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After testicular cancer, follow-up CT scans don't up tumor risk

by Brendon Nafziger , DOTmed News Associate Editor
Follow-up CT scans for men previously diagnosed with testicular cancer don't appear to up the risk for new tumors, according to a new study.

The study, published Monday online ahead of print in the Journal of Clinical Oncology, tracked thousands of patients, some for nearly a decade.

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Men previously treated for low-grade testicular cancer often have abdominal-pelvic CT scans to monitor for recurring disease. But doctors have long wondered if the ionizing radiation delivered from the scans affect patients' future cancer risk.

Yet in their recent study, a group of Canadian scientists say the scans appear to be safe.

"Second malignancies of the abdomen-pelvis are uncommon in men with low-grade testicular cancer," wrote the researchers, led by Dr. Carl van Walraven of the University of Ottawa. "In this study, the risk of second cancer was not associated with the amount of diagnostic radiation exposure."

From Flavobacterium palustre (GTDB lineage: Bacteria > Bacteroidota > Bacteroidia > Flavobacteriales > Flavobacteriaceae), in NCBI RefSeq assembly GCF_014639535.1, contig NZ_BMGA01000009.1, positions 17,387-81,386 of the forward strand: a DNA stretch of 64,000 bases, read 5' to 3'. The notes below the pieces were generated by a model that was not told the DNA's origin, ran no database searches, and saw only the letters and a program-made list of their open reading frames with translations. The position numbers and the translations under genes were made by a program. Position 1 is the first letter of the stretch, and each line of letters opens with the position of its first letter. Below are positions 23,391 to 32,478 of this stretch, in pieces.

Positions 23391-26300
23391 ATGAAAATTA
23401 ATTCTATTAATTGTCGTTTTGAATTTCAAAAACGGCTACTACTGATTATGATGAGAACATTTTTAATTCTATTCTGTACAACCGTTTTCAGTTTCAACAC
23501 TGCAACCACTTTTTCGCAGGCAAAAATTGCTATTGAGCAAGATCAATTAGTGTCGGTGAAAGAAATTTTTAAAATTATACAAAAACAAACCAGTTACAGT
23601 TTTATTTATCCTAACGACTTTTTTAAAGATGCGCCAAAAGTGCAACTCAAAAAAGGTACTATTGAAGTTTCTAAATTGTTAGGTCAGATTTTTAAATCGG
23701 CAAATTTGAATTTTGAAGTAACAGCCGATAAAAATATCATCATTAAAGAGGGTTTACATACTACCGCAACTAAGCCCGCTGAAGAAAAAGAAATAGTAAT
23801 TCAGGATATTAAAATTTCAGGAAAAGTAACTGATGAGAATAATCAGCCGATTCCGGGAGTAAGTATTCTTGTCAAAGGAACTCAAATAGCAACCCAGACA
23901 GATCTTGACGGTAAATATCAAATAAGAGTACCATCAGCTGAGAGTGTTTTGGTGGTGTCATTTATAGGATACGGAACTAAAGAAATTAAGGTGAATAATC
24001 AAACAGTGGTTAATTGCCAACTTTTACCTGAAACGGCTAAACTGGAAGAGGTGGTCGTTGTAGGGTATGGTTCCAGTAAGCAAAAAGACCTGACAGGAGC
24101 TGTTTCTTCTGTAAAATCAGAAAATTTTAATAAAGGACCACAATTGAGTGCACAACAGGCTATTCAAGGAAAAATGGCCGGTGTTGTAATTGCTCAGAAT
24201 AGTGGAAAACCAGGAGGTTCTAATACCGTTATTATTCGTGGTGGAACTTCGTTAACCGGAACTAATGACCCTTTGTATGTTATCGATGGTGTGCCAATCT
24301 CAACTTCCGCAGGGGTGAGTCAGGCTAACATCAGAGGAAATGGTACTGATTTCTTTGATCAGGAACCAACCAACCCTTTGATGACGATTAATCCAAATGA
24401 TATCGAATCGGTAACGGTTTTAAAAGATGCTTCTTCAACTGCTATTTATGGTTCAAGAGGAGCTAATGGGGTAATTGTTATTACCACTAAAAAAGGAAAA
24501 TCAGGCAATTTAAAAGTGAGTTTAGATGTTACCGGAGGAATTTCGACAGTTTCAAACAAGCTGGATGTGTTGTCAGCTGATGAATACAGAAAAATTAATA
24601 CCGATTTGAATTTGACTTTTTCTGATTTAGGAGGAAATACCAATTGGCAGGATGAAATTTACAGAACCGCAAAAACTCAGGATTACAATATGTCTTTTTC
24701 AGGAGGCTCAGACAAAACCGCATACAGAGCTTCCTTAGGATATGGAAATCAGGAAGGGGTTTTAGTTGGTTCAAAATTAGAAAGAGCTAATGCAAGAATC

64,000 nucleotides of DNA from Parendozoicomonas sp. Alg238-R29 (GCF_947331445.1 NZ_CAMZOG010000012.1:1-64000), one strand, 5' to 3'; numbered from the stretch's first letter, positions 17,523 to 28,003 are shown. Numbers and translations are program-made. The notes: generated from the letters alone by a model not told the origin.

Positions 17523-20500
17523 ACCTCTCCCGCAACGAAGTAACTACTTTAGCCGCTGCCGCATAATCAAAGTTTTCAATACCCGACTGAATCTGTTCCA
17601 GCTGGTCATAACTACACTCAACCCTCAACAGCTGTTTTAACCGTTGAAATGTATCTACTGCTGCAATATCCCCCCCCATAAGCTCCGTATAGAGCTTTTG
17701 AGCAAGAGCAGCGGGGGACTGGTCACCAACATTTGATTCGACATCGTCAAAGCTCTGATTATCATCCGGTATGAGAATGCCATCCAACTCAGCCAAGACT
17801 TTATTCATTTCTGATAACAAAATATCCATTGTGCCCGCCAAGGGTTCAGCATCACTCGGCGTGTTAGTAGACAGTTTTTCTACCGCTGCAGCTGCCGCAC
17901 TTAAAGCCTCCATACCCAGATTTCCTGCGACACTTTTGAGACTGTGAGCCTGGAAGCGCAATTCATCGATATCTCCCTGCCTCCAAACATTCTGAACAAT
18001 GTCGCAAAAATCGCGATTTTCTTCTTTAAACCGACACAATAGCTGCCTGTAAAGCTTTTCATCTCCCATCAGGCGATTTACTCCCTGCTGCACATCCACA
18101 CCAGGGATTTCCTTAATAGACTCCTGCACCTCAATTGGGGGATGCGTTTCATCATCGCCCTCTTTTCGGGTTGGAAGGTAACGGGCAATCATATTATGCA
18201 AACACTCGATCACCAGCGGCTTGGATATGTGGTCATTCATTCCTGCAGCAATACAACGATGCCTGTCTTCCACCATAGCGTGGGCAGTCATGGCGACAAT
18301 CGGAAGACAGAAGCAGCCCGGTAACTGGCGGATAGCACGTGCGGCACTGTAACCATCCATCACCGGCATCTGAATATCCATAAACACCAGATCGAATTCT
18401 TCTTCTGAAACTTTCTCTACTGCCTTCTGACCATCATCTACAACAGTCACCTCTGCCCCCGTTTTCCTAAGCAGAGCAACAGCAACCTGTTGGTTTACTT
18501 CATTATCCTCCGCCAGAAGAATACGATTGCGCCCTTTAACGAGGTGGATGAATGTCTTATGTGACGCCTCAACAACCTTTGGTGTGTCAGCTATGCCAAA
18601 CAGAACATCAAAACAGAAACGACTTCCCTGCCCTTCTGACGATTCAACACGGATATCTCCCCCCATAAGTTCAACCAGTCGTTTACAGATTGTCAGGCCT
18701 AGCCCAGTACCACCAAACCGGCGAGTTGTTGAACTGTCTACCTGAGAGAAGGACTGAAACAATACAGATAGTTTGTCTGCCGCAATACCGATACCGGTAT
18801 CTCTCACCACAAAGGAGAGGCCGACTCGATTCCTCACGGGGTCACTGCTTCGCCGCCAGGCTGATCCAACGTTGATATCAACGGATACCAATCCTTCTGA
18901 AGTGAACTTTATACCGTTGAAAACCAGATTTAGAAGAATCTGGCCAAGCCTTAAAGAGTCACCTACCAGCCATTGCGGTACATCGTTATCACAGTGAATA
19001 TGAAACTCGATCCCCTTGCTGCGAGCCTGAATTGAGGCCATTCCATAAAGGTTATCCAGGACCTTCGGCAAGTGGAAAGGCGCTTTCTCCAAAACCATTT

The researchers said they used population-based datasets to find every testicular cancer patient in Ontario from 1991 to 2004, excluding only those who had radiation therapy, a previous cancer, retroperitoneal lymph node dissection or were under observation for less than 5 years. Radiation therapy, which uses much higher doses of radiation than CT scans, is linked with cancer recurrence.

The remaining 2,569 men (average age: 35) were observed for a median 11 years -- in general, until the end of 2009, or until they developed a second abdominal-pelvic cancer or died.

These men underwent a median 10 CT scans within the first 5 years of testicular cancer diagnosis, receiving a median radiation exposure of 110 mSv from the scans. Nonetheless, the scans weren't linked with developing a secondary malignancy.

About 14 men -- for a rate of five per 10,000 patients-years of observation -- developed a second tumor, the researchers said, most commonly a colorectal or kidney malignancy.

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